Traditional Braces


What to expect at your first orthodontic consultation:

  • A review of your overall and dental health history
  • A thorough oral health examination
  • A discussion with your orthodontist of their findings
  • You and your Orthodontic team will partner together to create a treatment plan that best fits your overall and financial needs
  • Your Orthodontist will answer any questions you may have regarding your treatment
  • At the end of your appointment, your orthodontic team will schedule a time for you to come back in for diagnostic records where impressions and mold of teeth will be made, capture photos of face and teeth, as well as X-rays.

Types of braces:

Nickel, stainless steel, plated gold, clear ceramic, and Invisalign are all different types of braces to choose from. Your orthodontic team will tell you what options are available and which may be the best choice for your treatment.

How long will you have to wear braces?

The length of treatment will depend on several factors, including the severity of the misalignment of the teeth, age, type of braces, and the overall oral health of the person receiving treatment. Most treatments last around 18 months.

Tips for discomfort when wearing braces:

  • Be proactive! Take over the counter pain medication before you start to feel too much discomfort
  • Gargle with Saline
  • Drink ice water or suck on an ice cube
  • Make some hot soup
  • Use orthodontic wax
  • Use a sensitive toothpaste when brushing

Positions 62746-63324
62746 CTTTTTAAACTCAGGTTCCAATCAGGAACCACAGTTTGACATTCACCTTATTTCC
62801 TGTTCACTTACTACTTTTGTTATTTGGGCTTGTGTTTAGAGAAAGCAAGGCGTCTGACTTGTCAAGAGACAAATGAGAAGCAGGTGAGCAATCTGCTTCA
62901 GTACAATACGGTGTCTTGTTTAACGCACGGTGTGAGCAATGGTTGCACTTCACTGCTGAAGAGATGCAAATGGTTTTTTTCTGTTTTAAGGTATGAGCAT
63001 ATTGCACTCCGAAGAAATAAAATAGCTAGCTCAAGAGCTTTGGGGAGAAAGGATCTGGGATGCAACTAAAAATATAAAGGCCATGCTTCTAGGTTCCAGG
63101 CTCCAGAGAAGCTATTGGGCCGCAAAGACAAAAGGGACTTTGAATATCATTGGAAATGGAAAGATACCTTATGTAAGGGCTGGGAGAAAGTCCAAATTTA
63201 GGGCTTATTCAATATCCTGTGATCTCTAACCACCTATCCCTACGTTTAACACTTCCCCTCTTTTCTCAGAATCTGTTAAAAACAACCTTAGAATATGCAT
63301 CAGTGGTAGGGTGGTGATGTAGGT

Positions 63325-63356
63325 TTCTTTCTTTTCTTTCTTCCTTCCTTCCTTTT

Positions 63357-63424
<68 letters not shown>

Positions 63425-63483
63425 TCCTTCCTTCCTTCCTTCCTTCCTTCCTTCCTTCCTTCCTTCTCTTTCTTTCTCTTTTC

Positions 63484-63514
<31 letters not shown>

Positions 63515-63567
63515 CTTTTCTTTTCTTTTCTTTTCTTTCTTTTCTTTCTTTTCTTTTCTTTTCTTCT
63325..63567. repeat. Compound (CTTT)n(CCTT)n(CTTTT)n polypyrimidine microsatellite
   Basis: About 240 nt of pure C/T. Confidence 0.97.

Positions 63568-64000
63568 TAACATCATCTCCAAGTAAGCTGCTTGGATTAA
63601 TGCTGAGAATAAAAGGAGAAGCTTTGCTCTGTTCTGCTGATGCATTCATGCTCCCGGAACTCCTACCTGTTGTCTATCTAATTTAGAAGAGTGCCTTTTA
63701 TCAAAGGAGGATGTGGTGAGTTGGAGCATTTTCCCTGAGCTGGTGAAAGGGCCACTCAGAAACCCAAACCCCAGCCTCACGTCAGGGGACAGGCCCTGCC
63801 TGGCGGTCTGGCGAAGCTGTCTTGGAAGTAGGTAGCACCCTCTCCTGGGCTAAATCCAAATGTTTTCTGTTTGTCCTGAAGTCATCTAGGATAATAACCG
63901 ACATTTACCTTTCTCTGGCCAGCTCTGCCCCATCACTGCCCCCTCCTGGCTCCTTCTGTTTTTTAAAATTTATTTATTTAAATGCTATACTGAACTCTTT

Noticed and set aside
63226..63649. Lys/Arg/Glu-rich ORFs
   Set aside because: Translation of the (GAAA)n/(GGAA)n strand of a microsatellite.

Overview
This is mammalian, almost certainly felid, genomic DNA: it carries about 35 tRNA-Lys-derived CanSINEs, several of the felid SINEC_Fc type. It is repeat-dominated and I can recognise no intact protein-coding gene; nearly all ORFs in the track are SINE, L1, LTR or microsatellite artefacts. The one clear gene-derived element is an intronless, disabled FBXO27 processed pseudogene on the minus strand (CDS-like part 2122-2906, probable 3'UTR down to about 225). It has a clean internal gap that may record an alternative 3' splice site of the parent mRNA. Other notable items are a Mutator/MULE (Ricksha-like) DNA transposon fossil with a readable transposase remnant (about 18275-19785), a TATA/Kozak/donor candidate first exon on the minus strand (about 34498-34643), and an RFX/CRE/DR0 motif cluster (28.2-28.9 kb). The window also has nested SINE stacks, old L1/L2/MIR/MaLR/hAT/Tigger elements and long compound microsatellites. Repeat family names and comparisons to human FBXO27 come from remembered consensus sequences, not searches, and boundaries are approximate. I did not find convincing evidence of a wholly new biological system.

• Use numbing gel in areas of discomfort
  • Use a cold or hot pack

Types of food to avoid when wearing braces:

  • Sticky / chewy foods: taffy, bagels, hard rolls, licorice
  • Crunchy foods: popcorn, Ice, Granola
  • Hard foods: nuts, pretzels, unsliced apples, carrots
  • Sugary food: candy, desserts

Best oral health practices when wearing braces:

  • Before brushing or flossing, take all rubber bands out.
  • Brush after every meal or twice a day with a fluorinated toothpaste – brush carefully, and choose a brush with softer bristles. If your teeth are feeling sore, opt for a sensitive toothpaste. Brush each tooth and pay special attention to your braces – take time to make sure all food debris is removed.
  • Next, brush your teeth with a proxabrush or “Christmas Tree” brush. This brush is specifically designed for cleaning in between sets of brackets.
  • Floss and rinse with a fluoride mouth wash at least once a day – a water pick or air flosser can also be helpful for getting leftover food particles out of areas where the brush cannot reach.

What to do if a wire or bracket on my braces breaks:

Broken braces, loose bands and protruding wires happen but rarely require emergency treatment. If this happens to you or your child, call your Orthodontist to set up an appointment as soon as possible to fix the problem. Until your orthodontic appointment, here are a few tips to help you get through some of these problems;

 

  • Loose brackets – Apply a small piece of orthodontic wax to temporarily reattach any loose brackets or place over any loose brackets to create a barrier between them and the soft tissues in the mouth. Your Orthodontist usually provides you with this wax when you first start your braces treatment.
  • Loose Bands – These will usually need to be replaced or re-cemented into place. Save the band for your next scheduled appointment.